Monday, 7 October 2013

Cycling Shikoku Island

After abandoning the pilgrimage route at Kochi things looked up considerably. We spent a leisurely day looking around the famous Kochi Sunday market and Kochi castle and recovering from our ordeal. Ok, ordeal is probably over egging it - but only a bit! In Kochi market we met Rachel, a lovely woman from Sydney who is walking the route solo. I am immensely impressed. Kochi castle is lovely and even better, a volunteer English speaking guide took us around the castle for no extra charge. Like every single Japanese person we have met, she was kind and helpful, and her explanations made our visit much more enjoyable. It was gone two when we finally cycled out of Kochi and headed on south.

Kochi Market
Kochi Castle
Kochi Castle
Picture menus are helpful for breakfast
From here we headed down to Susaki, the first place we came to which looked uncared for, with grass uncut in the parks and weeds growing through the pavements. From here we went inland - we had decided to cross to the western side of the island and the easiest route, I figured, would be along the course of the Shimanto-gawa river. It was a fabulous route, first climbing through the mountains then winding westwards, until finally a long tunnel chucked us out right in the centre of Uwajima. No longer trying to chase temples, we had relaxed, and the temperature had eased slightly too.

Into the centre of Shikoku
Rice drying

Shimanto-gawa River
Uwajima is a lovely compact little city which slides up alongside the mountains which reach almost to the sea. Uwajima is famous for its pearls and its bullfighting - althoughI gather here the rule is that two bulls fight each other and the first bull to run away is the loser. It also has a lovely castle, small but perfectly formed, and some significant shrines, including the famous Warei shrine. We camped next to the shrine in the local park, nobody seemed to mind.
Uwajima Castle
Fertility Shrine, Uwajima
Fertility Shrine Uwajima
Uwajima Castle in pearls

The coast road from Uwajima north to Matsuyama was superb, twisting and turning through tiny fishing villages. We gathered plenty of looks as we went, hardly surprising really, we had seen no gaijins since meeting Rachel back in Kochi. The older women in particular seemed pleased to see us: they would stand and stare, and when I called out good morning - ohayo gozaimas - with a little bob of my head, they would respond with a nod and a wide smile.

Fish market near Susaki
Eating fish at the market
We had wondered what the large nets were that looked like rows of trampolines - here we saw them in use, laid out with lots of the little white fish you can by in tubs for a hundred yen or so, drying in the sun. And soon we passed orange groves, terraces laid out on the steep cliffs, some so steep they looked almost impossible to farm. We bought some from a little stall on the side of the road and they tasted delicious - sweet and juicy. Near Yawatahama a local farmer with perfect English came up to us and asked us about our trip. He gave us one of his nashi pears and we ate it for lunch, sharing it with some small boys who were hanging about nearby, curious to see some strangers in town.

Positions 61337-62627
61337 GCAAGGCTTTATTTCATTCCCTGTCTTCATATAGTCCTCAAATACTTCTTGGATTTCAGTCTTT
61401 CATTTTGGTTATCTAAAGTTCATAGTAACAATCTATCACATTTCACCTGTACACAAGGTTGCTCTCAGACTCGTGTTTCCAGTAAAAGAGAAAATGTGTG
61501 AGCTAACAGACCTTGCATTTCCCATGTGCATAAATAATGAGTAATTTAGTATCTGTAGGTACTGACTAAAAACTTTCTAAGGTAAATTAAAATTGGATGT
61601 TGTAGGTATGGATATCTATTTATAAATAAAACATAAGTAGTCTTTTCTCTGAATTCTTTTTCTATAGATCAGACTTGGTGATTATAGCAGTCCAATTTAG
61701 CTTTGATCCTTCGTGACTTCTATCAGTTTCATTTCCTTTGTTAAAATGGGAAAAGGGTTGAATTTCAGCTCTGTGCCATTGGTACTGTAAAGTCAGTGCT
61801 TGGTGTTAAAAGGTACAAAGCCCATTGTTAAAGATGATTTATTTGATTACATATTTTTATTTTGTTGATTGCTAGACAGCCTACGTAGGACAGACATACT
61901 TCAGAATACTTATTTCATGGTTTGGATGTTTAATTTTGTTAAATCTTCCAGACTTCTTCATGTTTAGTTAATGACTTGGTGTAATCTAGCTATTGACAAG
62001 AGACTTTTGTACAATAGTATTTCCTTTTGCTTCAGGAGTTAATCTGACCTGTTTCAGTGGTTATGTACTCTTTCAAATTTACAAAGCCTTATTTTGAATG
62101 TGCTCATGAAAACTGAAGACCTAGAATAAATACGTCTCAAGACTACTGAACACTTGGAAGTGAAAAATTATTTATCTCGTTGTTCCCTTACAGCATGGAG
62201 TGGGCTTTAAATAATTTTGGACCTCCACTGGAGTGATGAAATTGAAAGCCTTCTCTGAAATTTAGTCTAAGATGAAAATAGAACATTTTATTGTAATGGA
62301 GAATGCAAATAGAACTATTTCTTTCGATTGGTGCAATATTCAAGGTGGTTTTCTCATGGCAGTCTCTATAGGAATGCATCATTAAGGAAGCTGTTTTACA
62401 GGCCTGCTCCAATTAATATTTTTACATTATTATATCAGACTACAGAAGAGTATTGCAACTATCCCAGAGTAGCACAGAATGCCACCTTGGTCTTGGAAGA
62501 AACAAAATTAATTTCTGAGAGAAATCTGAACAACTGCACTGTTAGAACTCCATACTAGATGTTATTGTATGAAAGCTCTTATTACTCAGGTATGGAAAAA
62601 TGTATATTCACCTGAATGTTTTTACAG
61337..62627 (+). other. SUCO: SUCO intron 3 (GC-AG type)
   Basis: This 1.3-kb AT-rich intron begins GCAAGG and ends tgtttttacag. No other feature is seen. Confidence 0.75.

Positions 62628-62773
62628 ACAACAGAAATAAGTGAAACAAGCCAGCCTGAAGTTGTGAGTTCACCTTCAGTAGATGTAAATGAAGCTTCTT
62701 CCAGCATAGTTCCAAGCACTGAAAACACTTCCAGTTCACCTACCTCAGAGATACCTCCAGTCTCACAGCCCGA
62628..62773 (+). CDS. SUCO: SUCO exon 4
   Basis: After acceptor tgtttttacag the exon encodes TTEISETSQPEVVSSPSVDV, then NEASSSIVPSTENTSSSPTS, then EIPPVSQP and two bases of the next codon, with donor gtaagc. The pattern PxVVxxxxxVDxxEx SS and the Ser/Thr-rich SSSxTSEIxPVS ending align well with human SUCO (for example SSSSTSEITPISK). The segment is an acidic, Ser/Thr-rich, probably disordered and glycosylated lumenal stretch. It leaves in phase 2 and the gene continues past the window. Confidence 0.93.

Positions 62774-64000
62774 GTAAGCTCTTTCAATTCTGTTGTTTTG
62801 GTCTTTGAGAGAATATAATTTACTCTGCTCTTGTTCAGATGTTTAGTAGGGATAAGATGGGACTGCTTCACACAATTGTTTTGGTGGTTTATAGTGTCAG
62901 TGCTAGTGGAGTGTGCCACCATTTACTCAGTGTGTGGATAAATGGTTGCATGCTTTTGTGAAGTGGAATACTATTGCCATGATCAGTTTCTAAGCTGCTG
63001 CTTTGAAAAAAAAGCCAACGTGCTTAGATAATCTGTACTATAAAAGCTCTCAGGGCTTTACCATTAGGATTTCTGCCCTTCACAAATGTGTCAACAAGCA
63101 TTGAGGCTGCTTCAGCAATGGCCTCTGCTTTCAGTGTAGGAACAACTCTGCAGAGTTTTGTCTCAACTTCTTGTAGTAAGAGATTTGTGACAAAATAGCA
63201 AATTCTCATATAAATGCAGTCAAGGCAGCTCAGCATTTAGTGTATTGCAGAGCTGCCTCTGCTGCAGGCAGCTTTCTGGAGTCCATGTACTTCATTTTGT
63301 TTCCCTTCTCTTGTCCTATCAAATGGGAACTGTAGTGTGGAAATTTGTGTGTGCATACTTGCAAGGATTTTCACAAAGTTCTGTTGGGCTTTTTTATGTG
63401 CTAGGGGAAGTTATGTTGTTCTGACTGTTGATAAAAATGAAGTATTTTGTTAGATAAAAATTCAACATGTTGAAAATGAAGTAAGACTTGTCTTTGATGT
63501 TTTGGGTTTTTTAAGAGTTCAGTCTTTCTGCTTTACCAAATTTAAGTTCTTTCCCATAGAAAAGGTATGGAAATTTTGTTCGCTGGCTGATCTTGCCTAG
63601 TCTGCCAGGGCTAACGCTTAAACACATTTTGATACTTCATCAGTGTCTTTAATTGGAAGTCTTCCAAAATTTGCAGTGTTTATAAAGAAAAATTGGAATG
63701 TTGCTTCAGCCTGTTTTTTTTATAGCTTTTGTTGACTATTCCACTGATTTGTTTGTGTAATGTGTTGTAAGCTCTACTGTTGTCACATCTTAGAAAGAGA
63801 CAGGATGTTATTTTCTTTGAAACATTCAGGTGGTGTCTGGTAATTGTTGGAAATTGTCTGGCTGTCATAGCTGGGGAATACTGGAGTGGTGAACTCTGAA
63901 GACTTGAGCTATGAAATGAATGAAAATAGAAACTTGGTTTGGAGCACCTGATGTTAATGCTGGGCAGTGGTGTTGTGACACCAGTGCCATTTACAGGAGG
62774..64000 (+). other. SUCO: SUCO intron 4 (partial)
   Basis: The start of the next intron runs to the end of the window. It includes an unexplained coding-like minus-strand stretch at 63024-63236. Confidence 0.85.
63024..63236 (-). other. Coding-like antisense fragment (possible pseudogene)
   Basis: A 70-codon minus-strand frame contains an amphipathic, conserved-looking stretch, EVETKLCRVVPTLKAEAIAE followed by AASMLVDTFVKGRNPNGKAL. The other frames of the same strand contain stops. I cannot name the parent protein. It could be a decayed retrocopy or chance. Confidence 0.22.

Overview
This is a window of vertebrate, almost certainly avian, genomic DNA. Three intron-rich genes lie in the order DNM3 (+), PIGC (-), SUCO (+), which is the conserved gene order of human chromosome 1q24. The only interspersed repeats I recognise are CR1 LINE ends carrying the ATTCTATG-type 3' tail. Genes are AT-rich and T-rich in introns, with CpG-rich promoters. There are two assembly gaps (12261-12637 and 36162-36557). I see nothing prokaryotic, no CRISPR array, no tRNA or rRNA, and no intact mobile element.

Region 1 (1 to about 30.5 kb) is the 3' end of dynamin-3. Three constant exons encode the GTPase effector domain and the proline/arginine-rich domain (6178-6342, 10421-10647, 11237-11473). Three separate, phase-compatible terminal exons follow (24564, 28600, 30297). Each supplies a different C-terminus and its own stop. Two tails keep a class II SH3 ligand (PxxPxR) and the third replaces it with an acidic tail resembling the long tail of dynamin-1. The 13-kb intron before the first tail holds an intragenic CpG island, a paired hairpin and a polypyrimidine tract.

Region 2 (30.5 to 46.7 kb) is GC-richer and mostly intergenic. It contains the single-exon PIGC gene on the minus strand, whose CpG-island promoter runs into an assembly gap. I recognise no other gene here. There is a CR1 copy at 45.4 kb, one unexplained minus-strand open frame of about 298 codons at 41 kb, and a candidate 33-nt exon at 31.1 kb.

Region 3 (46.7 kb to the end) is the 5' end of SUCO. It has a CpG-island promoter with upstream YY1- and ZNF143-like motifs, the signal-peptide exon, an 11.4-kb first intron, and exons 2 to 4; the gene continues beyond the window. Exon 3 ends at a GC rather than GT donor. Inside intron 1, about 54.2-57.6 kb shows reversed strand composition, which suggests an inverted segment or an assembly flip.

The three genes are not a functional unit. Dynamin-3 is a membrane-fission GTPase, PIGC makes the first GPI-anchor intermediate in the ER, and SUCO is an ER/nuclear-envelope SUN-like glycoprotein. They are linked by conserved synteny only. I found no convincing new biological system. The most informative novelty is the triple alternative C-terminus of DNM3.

Orange farming

Cycling through a mountain

We got as far as Honai a few kilometres on form Yawatahama when the rain started. It was the first of two typhoons due this week. The pear farmer had warned us about them so the rain was not a surprise. It was coming down in sheets. We huddled with a coffee under a canopy outside a Lawson store where a couple of chairs were set out for customers. Four hours and a game of scrabble later we were still there. Mick gamely decided to go and reconnoitre and strode off into the rain in his yellow cycling cape. He was gone for ages but returned looking triumphant. 'I've found a great park,' he said. 'It's got toilets and a water fountain and a little shelter as well.' So we made our way down there and put up the tent in the pouring rain before diving inside. Mick's expenditure on a Hilleberg tent was well appreciated that evening! They are made so that you put the whole thing up in one go rather than putting up the inner tent first which would have been hopeless in this weather. Mick went to sleep almost immediately while I lay there listening to the rain coming down for a couple of hours before dozing off. It was only seven thirty.